“A fundamental sign of mental health is one’s realization that life is hard.” ~ Scott Peck, The Road Less Traveled
I am an optimist by nature. Sometimes to a fault. I am so eager to see the good in people and circumstances that some say I am unrealistic and naïve.
But the more I study optimism, the more I am convinced that being optimistic is a better way to live than expecting the worst at every turn.
Scott Peck reminds us that life is hard. It is full of sadness, tears, troubles and pain. We cannot ignore that fact.
At the very beginning of my own midlife divorce recovery, I was anything but optimistic about how my life would turn out. I tried to be upbeat, but in my heart I felt I would always carry around a small kernel of heartache in the middle of my chest where no one could see it but me.
I’ll admit, even years later, occasionally when I see my wasband, I wonder what went wrong. But it’s no longer a smoldering pain. It’s a realization that hard things happen in this life regardless of our best efforts.
It’s also a realization that the heartache we experience can bring power and a potential for good. The key is to make sure that we let the pain that we face refine us instead of destroy us.
A Fuller Joy To Be Found
The agonizing hurt of my divorce absolutely made me a better, more caring, more fulfilled person than I would have been had my life never been turned upside down by a real, soul-expanding, difficulty.
Life is more precious now; joys are fuller. The desire to help others is more demanding. The light of the lessons I’ve learned shines on its own without any effort on my part.
The Big Picture
God definitely has used my pain for gain. In more ways than I can even count. Let your distress drive you closer to God. Try to see what you can learn that will make the big picture of your life even brighter.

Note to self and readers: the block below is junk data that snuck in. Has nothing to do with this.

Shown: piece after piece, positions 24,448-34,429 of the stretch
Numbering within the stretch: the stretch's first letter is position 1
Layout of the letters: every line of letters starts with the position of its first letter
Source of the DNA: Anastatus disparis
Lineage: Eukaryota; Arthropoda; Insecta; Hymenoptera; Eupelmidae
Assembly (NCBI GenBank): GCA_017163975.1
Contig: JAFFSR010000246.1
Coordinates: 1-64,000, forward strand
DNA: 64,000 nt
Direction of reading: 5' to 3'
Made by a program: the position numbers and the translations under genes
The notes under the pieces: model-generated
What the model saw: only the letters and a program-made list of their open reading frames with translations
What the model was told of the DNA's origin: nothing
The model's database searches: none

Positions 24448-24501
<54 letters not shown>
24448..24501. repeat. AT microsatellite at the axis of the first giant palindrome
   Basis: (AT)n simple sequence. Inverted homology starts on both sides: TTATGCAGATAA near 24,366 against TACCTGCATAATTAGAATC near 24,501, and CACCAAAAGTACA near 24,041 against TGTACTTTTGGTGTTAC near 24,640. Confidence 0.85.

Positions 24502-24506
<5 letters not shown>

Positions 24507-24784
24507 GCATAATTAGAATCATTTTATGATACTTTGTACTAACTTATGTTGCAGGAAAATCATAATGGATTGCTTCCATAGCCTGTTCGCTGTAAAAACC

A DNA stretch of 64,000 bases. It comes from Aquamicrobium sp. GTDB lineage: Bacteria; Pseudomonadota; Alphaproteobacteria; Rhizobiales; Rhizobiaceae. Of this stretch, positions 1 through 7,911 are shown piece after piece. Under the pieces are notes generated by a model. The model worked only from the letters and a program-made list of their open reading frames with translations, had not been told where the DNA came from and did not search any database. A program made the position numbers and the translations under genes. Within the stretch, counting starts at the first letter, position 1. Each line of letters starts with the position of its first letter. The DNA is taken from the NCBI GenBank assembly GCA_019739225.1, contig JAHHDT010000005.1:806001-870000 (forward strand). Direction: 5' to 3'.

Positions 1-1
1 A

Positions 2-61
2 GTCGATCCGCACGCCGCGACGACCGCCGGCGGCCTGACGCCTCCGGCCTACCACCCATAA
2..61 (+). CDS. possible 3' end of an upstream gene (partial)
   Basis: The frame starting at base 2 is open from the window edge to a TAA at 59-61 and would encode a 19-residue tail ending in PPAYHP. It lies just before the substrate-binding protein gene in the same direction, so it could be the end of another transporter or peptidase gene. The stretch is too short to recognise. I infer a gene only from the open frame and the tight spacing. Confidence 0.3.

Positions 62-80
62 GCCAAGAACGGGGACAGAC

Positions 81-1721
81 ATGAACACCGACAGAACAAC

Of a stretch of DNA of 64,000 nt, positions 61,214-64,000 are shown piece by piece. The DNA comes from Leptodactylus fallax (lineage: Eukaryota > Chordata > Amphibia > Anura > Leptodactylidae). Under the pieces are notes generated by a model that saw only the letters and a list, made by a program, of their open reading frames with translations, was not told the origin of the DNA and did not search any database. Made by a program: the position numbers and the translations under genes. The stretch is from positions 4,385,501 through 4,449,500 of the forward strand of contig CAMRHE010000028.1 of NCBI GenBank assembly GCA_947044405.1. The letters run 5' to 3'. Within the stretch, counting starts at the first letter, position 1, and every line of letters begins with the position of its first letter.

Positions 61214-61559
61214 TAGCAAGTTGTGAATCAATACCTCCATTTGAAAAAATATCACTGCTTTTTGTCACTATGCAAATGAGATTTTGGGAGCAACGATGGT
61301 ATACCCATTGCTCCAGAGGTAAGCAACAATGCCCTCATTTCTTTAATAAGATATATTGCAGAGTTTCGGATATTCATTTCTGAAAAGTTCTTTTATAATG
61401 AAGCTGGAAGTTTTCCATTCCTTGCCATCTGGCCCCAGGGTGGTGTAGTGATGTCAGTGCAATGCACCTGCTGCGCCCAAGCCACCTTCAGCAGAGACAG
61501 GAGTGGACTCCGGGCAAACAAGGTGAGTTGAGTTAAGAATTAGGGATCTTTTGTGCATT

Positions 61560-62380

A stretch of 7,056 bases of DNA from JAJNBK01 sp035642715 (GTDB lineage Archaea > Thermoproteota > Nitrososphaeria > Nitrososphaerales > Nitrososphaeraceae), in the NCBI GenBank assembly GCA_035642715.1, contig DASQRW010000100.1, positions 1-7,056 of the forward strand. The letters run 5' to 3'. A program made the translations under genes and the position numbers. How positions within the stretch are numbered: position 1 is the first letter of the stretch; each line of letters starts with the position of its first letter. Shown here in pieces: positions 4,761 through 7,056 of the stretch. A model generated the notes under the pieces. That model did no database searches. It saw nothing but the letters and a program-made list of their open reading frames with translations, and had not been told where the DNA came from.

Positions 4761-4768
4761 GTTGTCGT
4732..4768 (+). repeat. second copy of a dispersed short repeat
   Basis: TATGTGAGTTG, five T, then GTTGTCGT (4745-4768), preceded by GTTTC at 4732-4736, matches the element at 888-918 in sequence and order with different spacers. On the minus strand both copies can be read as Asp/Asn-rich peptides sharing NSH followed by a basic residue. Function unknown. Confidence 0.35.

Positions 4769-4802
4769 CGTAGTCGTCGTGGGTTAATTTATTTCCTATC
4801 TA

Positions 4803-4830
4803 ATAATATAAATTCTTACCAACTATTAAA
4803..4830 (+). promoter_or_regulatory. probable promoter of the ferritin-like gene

Life is hard. But the lessons we learn from pain are sometimes the most enlightening, empowering lessons of all.
“You let this distress bring you to God, not drive you from him. The result was all gain, no loss. Distress that drives us to God does that. It turns us around. It gets us back in the way of salvation. We never regret that kind of pain. But those who let distress drive them away from God are full of regrets, and end up on a deathbed of regrets.” ~ 2 Corinthians 9-10 (The Message)
I wish i felt like a better person. I try and try and still i get caught in the downhill vortex. I am 58, divirced for 2.5 years, separated for almost 5 years and i still battle self blame and worthlessness. My ex had an affair, and then we recociled for 3 years …3 more years of lying…he is now remarried , not to affair partner but to an accomplished, intelligent, very wralthy woman of my age and seem very happy. They travel the world and own two homes, one of which is three blocks from my home in our very small town. At time of seoaration my son was 15 and so i had 3 more years of school to get through with him. He still lives with me at 19 and works but is not sure what to do with his life. I need to sell my home because the bank owns it. I paid for nearly everything while wr were married (23 years) and cosigned loans for all his businesses and projects. He did pay me back some money and paid child support for 3 years. I am in debt though because of being the sole support and being foolish about not standing up for myself during marriage. My daughter was having problems through some of this and i didnt realizr. It came out that she was addicted to drugs and alcohol. She has been in 2 rehabs and is now sober for a year. She is23. I wrnt through it all alone and got money from relatives . Ex did help her with money and flights and support and so i guess i was expecting too much hoping wed deal with it together. I work and will have a pension, thank god, and i am so… Read more »